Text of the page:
I think that this is an Achilles heel for the OS trying to DTRT. It doesn't know the context and so it has no idea how to Do What I Mean (DWIM). Boo, Apple. If you want your computer to keep doing what you tell it to, go now and turn this "feature" off.

#mavericks #dwim #dtrt  
Hi,. Since I upgraded to Mavericks, started persistently auto-correcting three consecutive periods (dots) into the "ellipses" (single) character. This is not one of my System Preferences/Keyboard/Text/ replacement rules. Is there another place where such auto-correction rules are ...
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Shush, Apple knows best. Always.
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Neil Martinsen-Burrell

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I'm in Seattle this week to start my new job with +Moz​. Very excited for the new opportunity and to meet a great group of people in person. I'll train here this week, then it's back to Iowa where I'll be working remotely. 
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{High Five} friend!
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Neil Martinsen-Burrell

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Mucca Pazza Tiny Desk Concert

These lovable freaks make me wish I could play a band instrument. Maybe there's room for a second
With 23 members, the performance-art marching band is the biggest ever to play the Tiny Desk, complete with horns, woodwinds, strings, percussion and several cheerleaders.
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super bande encore....!
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Neil Martinsen-Burrell

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Brin Knows Privacy

Science fiction author (and futurist even) +David Brin  is the most cogent voice talking about privacy in the modern world.  As he does on most topics, he veers away from knee-jerk techno panic while also avoiding head-in-the-sand ignorance of repercussions.

After listening to +Leo Laporte and +Jeff Jarvis too many times on This Week in Google argue childishly about privacy, I submit this modest proposal.  +Leo Laporte should interview +David Brin on his show Triangulation about The Transparent Society ( a book published 15 years ago that presages everything we have seen this past year from Snowden to Ferguson.

Let's make this idea viral enough to actual happen.  Re-share this post if you'd like to see it happen
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I second this to have +David Brin on Triangulation.  +Leo Laporte 
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Homebrew Arduino Morse Code Keyer

This is a homebrew Morse Code keyer based on an Arduino Leonardo from Borderless Electronics and the code/schematic from K3NG (  The hookup between the board that I built and the Arduino is a little hairy but I took good notes on the color scheme.   I already had a couple of these Arduino boards from a very nice +Indiegogo campaign and I knew one of them was destined for this project.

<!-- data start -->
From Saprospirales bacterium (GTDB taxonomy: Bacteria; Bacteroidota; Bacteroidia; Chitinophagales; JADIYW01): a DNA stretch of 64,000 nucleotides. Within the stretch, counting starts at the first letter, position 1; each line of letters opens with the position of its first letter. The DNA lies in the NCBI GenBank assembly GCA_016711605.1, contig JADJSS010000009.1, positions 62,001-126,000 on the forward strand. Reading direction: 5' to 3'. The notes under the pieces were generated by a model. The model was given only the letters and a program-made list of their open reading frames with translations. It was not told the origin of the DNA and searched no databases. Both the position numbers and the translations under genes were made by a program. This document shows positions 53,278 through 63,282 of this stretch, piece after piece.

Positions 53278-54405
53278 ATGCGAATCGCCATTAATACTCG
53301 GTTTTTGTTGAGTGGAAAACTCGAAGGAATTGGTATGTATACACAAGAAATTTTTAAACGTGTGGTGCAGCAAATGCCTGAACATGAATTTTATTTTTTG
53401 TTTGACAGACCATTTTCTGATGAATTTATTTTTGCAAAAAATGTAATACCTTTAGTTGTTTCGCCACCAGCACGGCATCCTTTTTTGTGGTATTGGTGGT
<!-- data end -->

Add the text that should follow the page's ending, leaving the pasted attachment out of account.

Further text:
There are two buttons, a command button and a single memory slot.  (When you've been sending CQ by hand on a straight key, one memory seems like complete luxury.)  I installed a piezo buzzer for audio feedback from the command system but I expect that I will use my radio's sidetone when sending CW.  The key line is an RCA jack to differentiate it and to match the connector on my TenTec Omni C which is where I intend to primarily use this.

I had considered trying to be elegant and create a sort of shield from header pins that would plug in atop the Arduino, but without PCB etching and a drill press, I didn't think that I could achieve the necessary accuracy.  This was the simplest setup that I could dream up with what I had on hand. The USB and power jacks are still usable and the Arduino could very easily be switched out for a Nano board (e.g. for packaging in a small enclosure.

Now I need to finish my homebrew paddle like +Steve wGØAT.

#arduino #hamradio
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N1MM on Mac OS X under Wine

When I share my fledgling interest in contesting, people always suggest that I get started using N1MM Logger, one of the most advanced contest logging programs.  I would love to take their advice, but it is a Windows program and all of my computers are Macs.  I could run a Windows virtual machine, but then I would need a copy of the Windows OS to install on the VM (not in the budget).

Today, I remembered that there was another way to run Windows programs on the Mac, the Wine project.  Wine is a reimplementation of the core Windows system on another operating system.  It is advanced enough to run many, if not most, Windows programs.  Originally for Linux, there is also a version for Mac OS X.

It takes a while to install from source using Homebrew ( as it has to compile Wine and all of its dependencies, but it eventually installed.  Following the nice write-up of KM4IK ( I installed one more set of DLLs using winetricks.  I found I had to run the wine command from the N1MM directory to find the N1MM DLLs, but it looks to be up and running.

I don't need any rig control facilities, so I'm not concerned about driver support and the like, but it is a very nice way to record QSOs in the contest situation.  I've been using CW contests as a place to practice my Morse code skills and I'll probably be using N1MM now to keep track of those contacts.
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In his circles
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Independent Statistics Educator
  • Stats With Neil
  • Wartburg College
  • University of North Carolina
Teacher, geek, father
I'm an independent statistics educator.  I work as a consultant with graduate students and companies who aren't statistics experts.  I've been involved in teaching math for over fifteen years and I love to share my experience.

In other news, I'm also a gadget lover, a ham radio operator, and a farmer.